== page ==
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That could describe a homeopath... or a psychic... or a Catholic priest... or...Mohammed Ashrafi ran a sophisticated operation to gain the confidence of his victims and showed no sign of stopping until he was arrested. His cynical campaign of dishonesty...
Don't blame me - I voted remain
Indeed, although one could question how sophisticated some of the scammers are, or really need to be, when their victims can be so gullible and/or desperate.chaggle wrote:That could describe a homeopath... or a psychic... or a Catholic priest... or...Mohammed Ashrafi ran a sophisticated operation to gain the confidence of his victims and showed no sign of stopping until he was arrested. His cynical campaign of dishonesty...
Gord in Toronto over at IS posted the following, which shows this conman and an accomplice left a trail of victims across North America, before decamping to the U.K. Seems there were numerous opportunities for them to be caught and done over there, but none were taken. I am baffled by the reasons given for this:
'A big article in the Toronto Star today with the Canadian and US connection.
It includes a very good video by Balpreet Singh, Legal Council for the World Sikh Organization of Canada on the belief in God Men in India.
When British police arrested a purported spiritual healer wanted in a series of peculiar frauds last year, word travelled quickly to Paramjit Bhullar in Woodbridge.
The suspect called himself “Kamal-Ji.” He wore white Indian kurta pyjamas, usually spoke in Hindi and allegedly gained the trust of victims before bilking them out of thousands of dollars.
Bhullar, 49, no longer cared about the money — $105,000 he gave to a holy man known as “Brother Roshan” in 2007 on the promise of a lottery win that never came. No, now it was about the others, scores of victims across North America who said that they, too, were suckered by false assurances and fantastical tricks.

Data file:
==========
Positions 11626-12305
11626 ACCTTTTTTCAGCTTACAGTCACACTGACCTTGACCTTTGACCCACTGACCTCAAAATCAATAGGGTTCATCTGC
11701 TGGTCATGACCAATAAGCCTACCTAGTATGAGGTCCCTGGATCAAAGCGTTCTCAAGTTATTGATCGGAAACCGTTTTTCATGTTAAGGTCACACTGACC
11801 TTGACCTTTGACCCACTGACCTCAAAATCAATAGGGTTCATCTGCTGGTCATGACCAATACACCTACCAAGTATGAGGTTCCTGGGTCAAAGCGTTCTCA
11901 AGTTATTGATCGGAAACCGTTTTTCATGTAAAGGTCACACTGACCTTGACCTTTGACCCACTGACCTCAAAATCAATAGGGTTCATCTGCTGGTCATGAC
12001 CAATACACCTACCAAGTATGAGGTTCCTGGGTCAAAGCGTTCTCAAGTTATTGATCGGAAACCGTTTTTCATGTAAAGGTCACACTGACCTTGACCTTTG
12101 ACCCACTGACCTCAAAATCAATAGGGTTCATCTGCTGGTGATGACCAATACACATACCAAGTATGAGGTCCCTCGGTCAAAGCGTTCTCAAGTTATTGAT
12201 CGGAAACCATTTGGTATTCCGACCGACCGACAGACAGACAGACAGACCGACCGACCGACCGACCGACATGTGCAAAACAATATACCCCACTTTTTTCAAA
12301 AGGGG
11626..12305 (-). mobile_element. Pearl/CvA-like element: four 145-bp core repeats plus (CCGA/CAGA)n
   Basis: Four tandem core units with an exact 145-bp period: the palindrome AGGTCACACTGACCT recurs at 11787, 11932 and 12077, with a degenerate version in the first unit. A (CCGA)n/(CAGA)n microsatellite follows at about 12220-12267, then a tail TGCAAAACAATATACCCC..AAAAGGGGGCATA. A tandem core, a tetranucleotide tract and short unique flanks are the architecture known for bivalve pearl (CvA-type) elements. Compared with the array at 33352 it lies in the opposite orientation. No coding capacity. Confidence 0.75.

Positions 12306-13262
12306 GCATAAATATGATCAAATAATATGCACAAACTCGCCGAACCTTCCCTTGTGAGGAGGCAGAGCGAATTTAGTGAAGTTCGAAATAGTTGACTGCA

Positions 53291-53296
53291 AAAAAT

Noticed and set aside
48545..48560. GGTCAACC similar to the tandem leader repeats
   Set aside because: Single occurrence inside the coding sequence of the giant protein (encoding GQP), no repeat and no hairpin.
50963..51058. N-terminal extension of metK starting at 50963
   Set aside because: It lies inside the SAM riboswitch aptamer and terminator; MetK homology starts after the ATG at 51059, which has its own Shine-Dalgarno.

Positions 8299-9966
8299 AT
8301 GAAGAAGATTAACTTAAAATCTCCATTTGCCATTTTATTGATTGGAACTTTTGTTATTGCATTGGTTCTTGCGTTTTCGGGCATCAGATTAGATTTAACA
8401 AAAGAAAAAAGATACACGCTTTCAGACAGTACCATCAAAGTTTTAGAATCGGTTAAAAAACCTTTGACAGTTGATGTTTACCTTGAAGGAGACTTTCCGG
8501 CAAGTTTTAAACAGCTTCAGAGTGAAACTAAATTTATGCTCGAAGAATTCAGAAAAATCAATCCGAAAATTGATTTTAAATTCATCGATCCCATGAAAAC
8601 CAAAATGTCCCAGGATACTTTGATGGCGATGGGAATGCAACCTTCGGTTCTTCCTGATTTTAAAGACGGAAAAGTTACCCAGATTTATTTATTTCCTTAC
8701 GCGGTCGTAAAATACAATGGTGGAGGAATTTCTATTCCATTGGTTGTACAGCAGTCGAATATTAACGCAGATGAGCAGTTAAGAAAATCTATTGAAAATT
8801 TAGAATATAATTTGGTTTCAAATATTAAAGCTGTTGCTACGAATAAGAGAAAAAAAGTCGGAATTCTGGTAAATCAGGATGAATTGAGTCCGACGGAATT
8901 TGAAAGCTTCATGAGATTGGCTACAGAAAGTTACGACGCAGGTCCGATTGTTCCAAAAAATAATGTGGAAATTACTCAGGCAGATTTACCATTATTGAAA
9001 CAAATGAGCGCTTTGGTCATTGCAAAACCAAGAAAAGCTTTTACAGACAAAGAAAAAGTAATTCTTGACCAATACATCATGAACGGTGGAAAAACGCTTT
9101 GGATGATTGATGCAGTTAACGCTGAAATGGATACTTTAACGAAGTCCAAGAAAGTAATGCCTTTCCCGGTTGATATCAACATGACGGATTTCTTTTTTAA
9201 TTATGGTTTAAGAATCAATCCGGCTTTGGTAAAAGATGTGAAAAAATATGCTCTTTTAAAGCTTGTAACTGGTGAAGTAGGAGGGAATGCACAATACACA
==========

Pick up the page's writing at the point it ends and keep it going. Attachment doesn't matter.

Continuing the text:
Bhullar would soon be on a plane to England. He had a strong suspicion that “Kamal-Ji” was the man he had spent the past seven years hunting. This time, he told himself, the conman would not slip away.
From the star.com report that Gord posted above:
'It was an emotional day for Bhullar, who was in court for the verdict.
He says he will continue to push for Ashrafi to face charges in Canada. But for now, he is enjoying a rare moment of vindication, a feeling that has eluded him for years.
“I’m very happy,” he said, through tears. “I’m thankful to my God. God helped us.”'
While delighted that the conman has been got at last, and baffled as to why he was not caught and prosecuted before, what a shame that Bhullar felt he needed to invoke a god. It would be interesting to map victims with their religious beliefs. I suspect it is a reasonable assumption that most if not all are believers, and this would make a potentially interesting case study to see if that belief in one form of nonsense leaves open belief in other forms i.e. that religious believers are more open to being scammed and defrauded based on their willingness believe without good evidence.
I am interested in looking further into various 'sheikhs' who advertise regularly in The Metro as to whether any of them are up to the same or similar tricks. Some of the ads suggest they can undo black magic, and most seem to claim that they can solve or cure any problem.